To; SAPOA Membership
Hello everyone. My name is Carlos Garcia Jr and I am a SAPOA member currently assigned to Central Patrol. My wife Catherine is a teacher and works at an elementary school. My son is in high school and my daughter is in middle school.
I am taking this opportunity, with the permission of our SAPOA President Danny Diaz, to address the membership regarding the May 1 City election, but more specifically, Proposition B. It is of dire importance that all SAPOA members living within the City limits are registered to vote against Proposition B.
What is Proposition B? To make a long story short, it is basically a defunding mechanism that will reduce each member's quality of life outside the disciplinary process. It will put all of us, from a rookie patrol officer to an assistant chief, in a negative financial position. Something that has not occurred to the membership since the mid 70s.
My father graduated from the SAPD Training Academy in 1970. I have a photo of him and my mother the day Chief Bischell gave him his new badge. You can see that my mother was pregnant with me on that day. I like to tell people this story to let them know I have 50 plus years with the SAPD.
I was too young to remember the early 70s. I do remember we lived in a 2 bedroom 1 bath house in the shallow southside with no air condition and of course no cable back then. We did have two water coolers and a couple of old fans from the 1950s that helped cool us off a bit. There were no substations back then and roll calls occurred at the Traffic roll call room at the old headquarters at 214 W. Nueva. When my dad would check out for dinner, he would have to call the dispatcher's office to let the dispatcher know where he was in case he had a call because he didn't have an assigned radio like we do now.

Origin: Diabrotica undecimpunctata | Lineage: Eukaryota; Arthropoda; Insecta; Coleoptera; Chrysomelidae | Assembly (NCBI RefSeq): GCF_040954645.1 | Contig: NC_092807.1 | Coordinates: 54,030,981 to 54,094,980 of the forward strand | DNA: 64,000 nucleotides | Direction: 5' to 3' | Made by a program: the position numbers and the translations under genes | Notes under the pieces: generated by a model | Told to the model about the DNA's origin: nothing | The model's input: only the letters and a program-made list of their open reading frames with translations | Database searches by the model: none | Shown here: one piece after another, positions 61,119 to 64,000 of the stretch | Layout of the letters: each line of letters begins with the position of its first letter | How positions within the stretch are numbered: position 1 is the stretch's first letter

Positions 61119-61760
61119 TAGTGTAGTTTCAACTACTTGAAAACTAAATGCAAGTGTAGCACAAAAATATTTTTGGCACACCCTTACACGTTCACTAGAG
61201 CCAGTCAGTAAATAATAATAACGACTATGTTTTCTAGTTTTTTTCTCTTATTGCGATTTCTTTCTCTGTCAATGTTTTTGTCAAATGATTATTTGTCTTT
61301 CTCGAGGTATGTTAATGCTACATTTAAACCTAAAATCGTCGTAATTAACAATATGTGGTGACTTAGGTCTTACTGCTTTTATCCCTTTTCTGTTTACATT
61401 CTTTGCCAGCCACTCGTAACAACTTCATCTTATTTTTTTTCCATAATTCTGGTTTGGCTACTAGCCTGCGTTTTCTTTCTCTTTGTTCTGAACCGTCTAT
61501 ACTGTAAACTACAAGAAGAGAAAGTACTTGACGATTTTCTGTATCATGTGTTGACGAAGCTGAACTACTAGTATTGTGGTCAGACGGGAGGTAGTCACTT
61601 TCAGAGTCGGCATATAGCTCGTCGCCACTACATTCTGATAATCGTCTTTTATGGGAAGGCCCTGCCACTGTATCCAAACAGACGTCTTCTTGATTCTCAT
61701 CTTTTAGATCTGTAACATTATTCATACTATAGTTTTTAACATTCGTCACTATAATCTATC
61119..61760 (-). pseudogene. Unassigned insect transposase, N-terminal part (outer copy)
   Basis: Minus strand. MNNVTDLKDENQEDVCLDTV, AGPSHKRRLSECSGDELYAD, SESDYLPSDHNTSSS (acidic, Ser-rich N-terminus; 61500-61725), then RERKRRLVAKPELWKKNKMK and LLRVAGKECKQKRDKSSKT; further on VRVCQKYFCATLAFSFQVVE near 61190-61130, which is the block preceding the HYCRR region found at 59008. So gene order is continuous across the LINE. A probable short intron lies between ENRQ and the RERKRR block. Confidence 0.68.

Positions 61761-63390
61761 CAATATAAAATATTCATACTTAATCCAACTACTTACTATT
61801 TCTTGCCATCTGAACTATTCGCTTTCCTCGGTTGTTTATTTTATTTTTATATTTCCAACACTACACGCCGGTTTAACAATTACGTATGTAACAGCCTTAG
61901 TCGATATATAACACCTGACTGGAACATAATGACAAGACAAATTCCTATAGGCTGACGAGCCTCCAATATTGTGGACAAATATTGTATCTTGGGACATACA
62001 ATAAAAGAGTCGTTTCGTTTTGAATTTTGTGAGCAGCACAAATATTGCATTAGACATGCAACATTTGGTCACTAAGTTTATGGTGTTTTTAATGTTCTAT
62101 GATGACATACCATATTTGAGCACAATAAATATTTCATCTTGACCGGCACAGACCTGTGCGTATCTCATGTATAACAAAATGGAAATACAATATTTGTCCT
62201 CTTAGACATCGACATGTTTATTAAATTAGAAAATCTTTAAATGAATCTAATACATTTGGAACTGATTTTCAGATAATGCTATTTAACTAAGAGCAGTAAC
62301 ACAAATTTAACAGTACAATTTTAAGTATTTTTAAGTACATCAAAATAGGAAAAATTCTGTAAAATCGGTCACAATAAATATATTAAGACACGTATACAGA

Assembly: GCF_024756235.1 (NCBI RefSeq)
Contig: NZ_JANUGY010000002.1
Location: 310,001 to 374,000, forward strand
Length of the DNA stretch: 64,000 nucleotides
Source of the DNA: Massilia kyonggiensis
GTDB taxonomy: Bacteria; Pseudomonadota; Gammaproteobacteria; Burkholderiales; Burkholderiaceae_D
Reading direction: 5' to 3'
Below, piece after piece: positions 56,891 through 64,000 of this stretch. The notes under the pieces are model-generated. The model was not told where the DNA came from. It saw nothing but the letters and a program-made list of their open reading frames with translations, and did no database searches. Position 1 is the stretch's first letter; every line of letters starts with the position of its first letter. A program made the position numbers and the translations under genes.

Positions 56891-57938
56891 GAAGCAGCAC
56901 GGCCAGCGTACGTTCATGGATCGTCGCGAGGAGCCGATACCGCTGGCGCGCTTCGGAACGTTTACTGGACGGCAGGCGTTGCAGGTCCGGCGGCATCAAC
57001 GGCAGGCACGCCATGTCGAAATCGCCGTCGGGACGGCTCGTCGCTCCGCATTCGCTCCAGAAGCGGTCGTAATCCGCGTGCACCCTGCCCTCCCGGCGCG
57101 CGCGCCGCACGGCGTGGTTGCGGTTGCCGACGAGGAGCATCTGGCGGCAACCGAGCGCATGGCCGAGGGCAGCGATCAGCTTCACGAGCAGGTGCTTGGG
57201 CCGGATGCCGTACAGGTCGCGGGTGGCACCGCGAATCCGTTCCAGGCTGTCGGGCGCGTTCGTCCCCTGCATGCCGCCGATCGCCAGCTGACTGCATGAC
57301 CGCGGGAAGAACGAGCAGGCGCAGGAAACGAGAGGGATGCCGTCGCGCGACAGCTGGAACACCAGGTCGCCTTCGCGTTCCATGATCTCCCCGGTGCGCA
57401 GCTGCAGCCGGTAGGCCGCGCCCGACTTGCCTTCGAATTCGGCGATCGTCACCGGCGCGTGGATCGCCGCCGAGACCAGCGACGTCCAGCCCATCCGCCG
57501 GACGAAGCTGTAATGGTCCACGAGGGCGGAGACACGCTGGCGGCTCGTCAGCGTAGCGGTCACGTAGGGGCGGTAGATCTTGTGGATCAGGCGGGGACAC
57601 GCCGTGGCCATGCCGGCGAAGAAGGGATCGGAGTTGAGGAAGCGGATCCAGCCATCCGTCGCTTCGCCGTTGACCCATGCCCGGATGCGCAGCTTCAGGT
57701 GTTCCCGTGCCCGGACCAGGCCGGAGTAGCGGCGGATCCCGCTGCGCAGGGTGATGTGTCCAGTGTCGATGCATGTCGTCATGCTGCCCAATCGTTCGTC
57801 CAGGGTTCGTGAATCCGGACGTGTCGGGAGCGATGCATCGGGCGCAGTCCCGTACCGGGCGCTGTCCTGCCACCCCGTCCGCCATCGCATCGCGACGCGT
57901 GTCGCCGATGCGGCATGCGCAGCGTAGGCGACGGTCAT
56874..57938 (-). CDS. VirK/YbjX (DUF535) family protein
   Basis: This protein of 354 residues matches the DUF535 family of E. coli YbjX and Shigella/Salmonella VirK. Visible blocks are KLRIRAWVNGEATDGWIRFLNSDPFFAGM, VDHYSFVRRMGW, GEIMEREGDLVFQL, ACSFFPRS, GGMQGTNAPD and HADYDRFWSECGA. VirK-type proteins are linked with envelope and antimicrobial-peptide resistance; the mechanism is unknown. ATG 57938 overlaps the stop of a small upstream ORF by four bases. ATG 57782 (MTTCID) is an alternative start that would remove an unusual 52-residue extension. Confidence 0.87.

My father would work extra jobs like crazy in order to feed his family. He told me a story of working an extra job for $5 an hour only to get undercut by another officer for $4 an hour who in turn got undercut by another officer for $3 an hour. Different times back then.
It wasn't until we got the 1988 contract that my dad's, my families, financial situation changed. The SAPD was the envy of every police department in the nation! If it weren't for retired Sgt Harold Flammia's negotiation skills and former Mayor Henry Cisneros' realization that a strong contract was needed for the safety of the City a lot of us would not be officers at all. With its checks and balances between management and the association and its recruiting benefits the 88 contract made us what we are today, the gold standard for Law Enforcement.
I came on when Chief Gibson was our chief. Chief Gibson steered us towards a Community Policing Model. Chief Phillipus created the SAFFE unit. Chief Ortiz enhanced our disciplinary procedures and now, Chief McManus, lead us into the 21st century by having one of the most progressive, diverse, and well trained police agencies in the country.
If we lose the election on May 1, life as we know it will change. I am calling for all SAPOA members, from rookies to Assistant Chiefs, to register to vote, get your families and friends to register to vote, to sign up to man these polling sites, and vote Against Proposition B. My family and I will be volunteering at the poll sites and voting against Proposition B.
This is our March 1836 moment. The day Colonel Travis took his sword out and drew a line in the sand and asked for volunteers to defend the Alamo.
If we do not get involved by voting against Proposition B and volunteering our time at the polling sites, the earth may still rotate and the sun may still rise and set, but our way of life as SAPD officers and as a community will not be the same.
Remember the Alamo. Remember the great work and sacrifices our retirees have done in the past, remember the great work our fallen officers have done for us and the community, and remember, there is still great work for us to do now and the future.
Carlos Garcia Jr.